My mom sits, does it
without thinking cast on
while doing other things
slip one, knit two. I watch as
she tears it out. Starts over
cast on, back loop, slip, slip, slip.
I want to ask why, but I can’t.
She seems to prefer starting over
to finishing—the journey to the
destination continue, purl through
back loop. I think, maybe chasing handspun
perfection is the product—the only one
that matters anyway stockinette
stich, reverse, repeat. Couldn’t be
the few hand-knit clothes I had.
By not asking out loud, I’ve become a participant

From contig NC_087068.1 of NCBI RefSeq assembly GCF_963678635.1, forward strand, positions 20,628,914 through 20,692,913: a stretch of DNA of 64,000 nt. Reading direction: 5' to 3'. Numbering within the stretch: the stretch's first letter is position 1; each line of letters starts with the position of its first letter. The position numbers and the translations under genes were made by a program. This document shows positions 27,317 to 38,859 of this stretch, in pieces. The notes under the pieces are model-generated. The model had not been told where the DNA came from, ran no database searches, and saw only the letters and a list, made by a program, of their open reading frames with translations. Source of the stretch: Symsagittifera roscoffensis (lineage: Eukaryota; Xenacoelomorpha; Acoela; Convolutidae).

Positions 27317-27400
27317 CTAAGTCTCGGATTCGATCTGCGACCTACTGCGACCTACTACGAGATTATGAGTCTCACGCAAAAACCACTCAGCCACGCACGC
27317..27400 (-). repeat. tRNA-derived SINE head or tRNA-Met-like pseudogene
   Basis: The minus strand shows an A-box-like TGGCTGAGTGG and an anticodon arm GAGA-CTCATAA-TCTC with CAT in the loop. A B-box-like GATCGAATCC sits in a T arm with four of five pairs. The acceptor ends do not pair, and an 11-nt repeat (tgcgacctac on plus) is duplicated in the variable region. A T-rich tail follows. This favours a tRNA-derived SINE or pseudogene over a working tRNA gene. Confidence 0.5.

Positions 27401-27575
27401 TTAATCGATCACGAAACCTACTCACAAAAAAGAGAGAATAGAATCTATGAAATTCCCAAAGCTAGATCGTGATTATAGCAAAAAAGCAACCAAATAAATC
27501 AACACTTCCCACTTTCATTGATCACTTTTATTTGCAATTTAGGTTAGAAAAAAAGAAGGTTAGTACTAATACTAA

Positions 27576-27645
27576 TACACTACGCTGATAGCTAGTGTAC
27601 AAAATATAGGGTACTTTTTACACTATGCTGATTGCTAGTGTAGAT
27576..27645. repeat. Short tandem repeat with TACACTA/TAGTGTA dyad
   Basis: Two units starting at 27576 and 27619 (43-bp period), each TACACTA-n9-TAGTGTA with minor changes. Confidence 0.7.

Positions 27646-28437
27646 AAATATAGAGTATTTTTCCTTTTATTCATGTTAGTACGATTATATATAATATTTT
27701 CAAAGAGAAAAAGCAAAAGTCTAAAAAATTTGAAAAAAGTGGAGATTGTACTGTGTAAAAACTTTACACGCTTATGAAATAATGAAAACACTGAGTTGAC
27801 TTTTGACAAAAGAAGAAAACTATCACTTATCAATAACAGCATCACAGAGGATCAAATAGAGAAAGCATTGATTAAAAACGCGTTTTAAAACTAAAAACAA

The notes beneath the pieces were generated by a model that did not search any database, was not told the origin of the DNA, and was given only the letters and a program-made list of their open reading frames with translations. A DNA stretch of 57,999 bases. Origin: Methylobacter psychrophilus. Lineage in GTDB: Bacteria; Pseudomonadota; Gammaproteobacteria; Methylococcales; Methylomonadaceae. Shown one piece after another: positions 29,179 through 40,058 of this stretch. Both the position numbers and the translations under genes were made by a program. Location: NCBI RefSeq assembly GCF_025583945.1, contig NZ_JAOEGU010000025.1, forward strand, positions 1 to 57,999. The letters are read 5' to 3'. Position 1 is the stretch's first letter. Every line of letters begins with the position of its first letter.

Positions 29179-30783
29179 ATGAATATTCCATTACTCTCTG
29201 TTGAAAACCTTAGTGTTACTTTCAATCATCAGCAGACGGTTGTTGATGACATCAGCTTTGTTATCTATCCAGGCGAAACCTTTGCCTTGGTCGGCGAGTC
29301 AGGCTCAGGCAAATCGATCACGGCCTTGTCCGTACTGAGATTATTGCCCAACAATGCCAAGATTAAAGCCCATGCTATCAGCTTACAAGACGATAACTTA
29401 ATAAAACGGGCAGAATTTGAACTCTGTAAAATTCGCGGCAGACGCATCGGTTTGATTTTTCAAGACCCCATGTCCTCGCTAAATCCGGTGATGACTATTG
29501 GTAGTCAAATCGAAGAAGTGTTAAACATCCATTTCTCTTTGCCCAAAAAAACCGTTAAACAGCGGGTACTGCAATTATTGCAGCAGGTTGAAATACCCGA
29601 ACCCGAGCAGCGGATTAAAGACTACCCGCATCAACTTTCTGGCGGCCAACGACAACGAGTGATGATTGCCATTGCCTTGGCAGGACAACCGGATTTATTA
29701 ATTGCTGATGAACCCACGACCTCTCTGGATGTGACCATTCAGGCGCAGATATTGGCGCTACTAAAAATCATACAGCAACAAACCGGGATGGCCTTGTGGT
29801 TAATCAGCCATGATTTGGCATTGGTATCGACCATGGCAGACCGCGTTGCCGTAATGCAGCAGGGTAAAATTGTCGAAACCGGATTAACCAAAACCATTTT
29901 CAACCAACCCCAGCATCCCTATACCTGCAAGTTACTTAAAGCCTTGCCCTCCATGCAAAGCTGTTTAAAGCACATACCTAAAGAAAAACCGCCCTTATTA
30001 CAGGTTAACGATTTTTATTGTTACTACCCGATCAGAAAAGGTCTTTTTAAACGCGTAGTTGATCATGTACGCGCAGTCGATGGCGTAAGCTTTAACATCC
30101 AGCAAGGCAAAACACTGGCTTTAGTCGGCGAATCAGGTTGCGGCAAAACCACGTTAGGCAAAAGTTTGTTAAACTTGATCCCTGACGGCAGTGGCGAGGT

through back loop, together, skip, continue.
My ears become her hands, hypnotic rhythm,
as I watch the aluminum needles click.
I think about the mind’s tether,
our hands kept busy escaping.
AR Dugan has an MFA in creative writing from Emerson College. His poetry can be seen or is forthcoming in a number of literary magazines and reviews, most recently Woven Tale Press. He taught high school English in southeastern Massachusetts for nine years. AR reads poetry for Ploughshares and currently teaches literature and writing at Emerson College and Wheaton College. He lives in Boston. ardugan.com